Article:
Common Electrical System Mistakes And How To Prevent Them

Common Electrical System Mistakes And How To Prevent Them

Common Electrical System Mistakes And How To Prevent Them

It is crucial to have proper electrical connections in your home, office or places of business since failures or faults in the system pose a serious risk in terms of fire damage, electrocution and short circuits. Whether you are working in the electrical industry or tackling your own project, there are some common mistakes that need to be avoided. The consequences of improper wiring and other mistakes are possibly catastrophic, not just inconvenient.

Here are the top issues to watch for, and solutions for fixing them:

Wiring outside of electrical boxes

The main use of electrical boxes includes protecting wire connections against any accidental damage and also preventing electrical fire hazards by containing sparks and heat from loose connections and short circuits. Connecting these wires through an electrical junction box is essential for safeguarding them as well as property and people.

Using a “Too-Small” electrical box

If you are not using the right-sizes junction box, the wires inside it will be stuffed all together and also the box will be over-filled. When wiring is tightly crammed into a small box or space, the risk of short circuits is greater. This might be a potential fire hazard, which is why you should follow the minimum box sizes that are specified by the National Electrical Code.
Wires cut too short

If you cut the wiring too short, making some proper connections becomes more difficult and this poses a tremendous risk. Poor connections can cause overheating, short circuits and other electrical faults. It is safer to leave wires protruding about 3 inches or so from the box, which lets you easily move the wires around while making connections.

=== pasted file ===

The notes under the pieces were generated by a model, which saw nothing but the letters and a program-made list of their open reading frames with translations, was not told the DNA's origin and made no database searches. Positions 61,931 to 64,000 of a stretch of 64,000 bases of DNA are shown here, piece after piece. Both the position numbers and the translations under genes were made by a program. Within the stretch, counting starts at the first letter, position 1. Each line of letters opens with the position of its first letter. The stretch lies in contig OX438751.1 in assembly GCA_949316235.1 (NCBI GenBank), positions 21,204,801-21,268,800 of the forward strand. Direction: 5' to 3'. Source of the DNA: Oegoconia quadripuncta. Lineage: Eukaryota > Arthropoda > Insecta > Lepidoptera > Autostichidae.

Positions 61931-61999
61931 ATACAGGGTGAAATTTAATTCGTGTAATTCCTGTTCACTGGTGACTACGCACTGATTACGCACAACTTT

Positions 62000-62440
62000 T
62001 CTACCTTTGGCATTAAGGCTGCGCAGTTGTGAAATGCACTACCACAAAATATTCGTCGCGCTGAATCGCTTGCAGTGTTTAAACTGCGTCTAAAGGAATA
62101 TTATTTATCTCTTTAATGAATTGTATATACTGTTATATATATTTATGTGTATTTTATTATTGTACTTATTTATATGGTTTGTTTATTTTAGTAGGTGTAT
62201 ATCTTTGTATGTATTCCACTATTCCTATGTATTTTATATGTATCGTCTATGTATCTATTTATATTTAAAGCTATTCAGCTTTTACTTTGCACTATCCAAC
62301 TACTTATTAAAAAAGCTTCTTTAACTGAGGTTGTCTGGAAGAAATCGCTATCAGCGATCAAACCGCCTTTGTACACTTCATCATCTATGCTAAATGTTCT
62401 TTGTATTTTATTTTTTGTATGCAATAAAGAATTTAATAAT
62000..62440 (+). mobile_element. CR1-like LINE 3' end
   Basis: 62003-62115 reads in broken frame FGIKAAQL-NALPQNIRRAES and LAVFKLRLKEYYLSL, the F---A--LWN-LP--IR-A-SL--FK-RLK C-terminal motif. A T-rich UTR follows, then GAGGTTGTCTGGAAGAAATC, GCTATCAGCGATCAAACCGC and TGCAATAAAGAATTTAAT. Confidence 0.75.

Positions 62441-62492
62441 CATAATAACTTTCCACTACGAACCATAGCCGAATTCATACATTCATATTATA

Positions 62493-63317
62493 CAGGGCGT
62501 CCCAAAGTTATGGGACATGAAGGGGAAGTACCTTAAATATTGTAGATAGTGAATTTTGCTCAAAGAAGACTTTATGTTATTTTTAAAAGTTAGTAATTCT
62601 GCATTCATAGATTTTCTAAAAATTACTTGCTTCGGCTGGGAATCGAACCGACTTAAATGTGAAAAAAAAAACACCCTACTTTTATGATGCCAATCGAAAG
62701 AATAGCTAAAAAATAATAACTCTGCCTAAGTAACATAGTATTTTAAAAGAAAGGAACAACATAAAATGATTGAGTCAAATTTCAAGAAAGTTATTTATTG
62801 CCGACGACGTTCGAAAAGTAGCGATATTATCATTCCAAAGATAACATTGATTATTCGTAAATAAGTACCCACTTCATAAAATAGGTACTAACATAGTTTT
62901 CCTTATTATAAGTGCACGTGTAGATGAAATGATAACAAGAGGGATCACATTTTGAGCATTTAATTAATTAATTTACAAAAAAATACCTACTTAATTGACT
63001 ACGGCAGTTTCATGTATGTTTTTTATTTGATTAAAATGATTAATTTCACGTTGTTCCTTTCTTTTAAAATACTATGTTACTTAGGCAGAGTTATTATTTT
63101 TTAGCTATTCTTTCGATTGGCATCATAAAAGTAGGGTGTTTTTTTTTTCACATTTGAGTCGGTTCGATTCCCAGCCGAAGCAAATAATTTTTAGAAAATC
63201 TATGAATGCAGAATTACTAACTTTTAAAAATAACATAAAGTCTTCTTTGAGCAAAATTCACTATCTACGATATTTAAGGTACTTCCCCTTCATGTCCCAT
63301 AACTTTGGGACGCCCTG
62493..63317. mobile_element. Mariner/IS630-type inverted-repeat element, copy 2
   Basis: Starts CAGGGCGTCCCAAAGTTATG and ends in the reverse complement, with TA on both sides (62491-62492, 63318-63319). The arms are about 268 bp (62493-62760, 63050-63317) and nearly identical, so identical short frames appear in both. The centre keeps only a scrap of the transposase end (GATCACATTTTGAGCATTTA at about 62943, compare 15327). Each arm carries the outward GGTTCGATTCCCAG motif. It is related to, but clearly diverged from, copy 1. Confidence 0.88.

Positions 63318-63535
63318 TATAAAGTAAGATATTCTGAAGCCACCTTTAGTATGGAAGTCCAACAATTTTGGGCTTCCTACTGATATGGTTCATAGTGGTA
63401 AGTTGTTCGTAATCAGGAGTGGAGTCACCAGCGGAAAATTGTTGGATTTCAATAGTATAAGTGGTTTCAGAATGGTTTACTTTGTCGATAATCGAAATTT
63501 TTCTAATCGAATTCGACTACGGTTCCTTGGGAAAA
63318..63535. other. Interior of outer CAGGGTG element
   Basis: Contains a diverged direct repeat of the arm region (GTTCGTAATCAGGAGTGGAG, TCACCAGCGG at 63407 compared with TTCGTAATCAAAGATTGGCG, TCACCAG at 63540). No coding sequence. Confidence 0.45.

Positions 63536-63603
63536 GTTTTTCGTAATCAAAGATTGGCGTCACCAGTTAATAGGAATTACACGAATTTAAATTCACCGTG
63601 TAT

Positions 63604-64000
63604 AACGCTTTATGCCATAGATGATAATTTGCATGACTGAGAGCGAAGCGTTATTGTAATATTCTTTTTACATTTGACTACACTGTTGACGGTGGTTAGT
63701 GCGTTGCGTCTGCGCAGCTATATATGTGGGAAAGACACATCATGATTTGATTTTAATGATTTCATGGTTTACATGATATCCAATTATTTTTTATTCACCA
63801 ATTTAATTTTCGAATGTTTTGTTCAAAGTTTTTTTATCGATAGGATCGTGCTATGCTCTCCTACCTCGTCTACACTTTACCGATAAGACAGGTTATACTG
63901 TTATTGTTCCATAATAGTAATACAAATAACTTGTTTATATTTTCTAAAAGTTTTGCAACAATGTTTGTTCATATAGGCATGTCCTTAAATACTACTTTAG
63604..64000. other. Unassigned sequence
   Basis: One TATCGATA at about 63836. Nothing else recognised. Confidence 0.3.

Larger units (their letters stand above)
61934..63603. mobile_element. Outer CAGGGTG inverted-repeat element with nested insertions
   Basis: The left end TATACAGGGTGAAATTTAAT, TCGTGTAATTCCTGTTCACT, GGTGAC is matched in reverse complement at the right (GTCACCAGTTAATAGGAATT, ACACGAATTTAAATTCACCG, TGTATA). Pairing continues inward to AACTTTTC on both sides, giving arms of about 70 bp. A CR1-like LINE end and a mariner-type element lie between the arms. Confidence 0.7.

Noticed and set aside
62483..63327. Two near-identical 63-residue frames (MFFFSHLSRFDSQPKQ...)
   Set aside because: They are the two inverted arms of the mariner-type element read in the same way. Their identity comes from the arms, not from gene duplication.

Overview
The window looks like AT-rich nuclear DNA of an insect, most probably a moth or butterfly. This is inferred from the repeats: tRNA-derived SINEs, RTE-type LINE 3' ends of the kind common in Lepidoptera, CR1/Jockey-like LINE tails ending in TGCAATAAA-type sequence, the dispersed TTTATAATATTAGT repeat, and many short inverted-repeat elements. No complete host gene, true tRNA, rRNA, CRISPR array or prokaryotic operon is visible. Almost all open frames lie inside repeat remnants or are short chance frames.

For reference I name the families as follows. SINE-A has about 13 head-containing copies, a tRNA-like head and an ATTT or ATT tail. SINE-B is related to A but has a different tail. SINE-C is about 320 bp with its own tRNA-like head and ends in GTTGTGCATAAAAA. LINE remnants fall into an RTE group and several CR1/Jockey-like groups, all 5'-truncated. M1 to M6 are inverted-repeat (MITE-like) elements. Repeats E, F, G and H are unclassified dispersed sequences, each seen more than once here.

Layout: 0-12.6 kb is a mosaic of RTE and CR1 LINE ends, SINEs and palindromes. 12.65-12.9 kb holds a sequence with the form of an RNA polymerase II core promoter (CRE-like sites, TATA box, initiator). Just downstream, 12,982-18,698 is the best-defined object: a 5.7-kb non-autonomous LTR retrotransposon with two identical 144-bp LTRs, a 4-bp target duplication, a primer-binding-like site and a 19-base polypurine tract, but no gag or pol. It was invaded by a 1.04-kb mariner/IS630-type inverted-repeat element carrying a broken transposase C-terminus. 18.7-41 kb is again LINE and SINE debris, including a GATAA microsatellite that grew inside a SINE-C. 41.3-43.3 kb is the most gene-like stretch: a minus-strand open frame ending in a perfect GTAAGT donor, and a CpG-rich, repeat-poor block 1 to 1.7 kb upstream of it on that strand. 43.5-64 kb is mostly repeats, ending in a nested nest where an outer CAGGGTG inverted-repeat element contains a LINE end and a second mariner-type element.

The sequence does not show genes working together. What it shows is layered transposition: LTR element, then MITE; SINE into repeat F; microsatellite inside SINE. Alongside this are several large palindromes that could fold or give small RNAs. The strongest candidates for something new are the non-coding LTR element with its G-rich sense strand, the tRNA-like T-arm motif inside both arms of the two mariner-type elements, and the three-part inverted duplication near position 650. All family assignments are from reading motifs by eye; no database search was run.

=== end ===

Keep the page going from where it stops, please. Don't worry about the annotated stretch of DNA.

Unsecured cables and wires

When you are installing wires and cables secure them with a clamp to prevent strained connections and damage. Clamp selection depends on the type of electrical box you are using. Built-in cable clamps are not required for single plastic boxes, but cables should be stapled within 8 inches of the box. Internal clamps are needed for larger plastic boxes, and you’re required to staple cables within 12 inches of it. Use approved cable clamps for metal junction boxes, since wiring can be damaged by the sharp edges of the box.

Unsupported switches and outlets

Unsupported switches and outlets or loosely connected wires are a potential safety hazard, in addition to looking sloppy. They can move around or get pulled during use, damaging the connection between wires and terminals in them. As a result, the danger of arcing and overheating is higher, which can lead to fires and short circuits.

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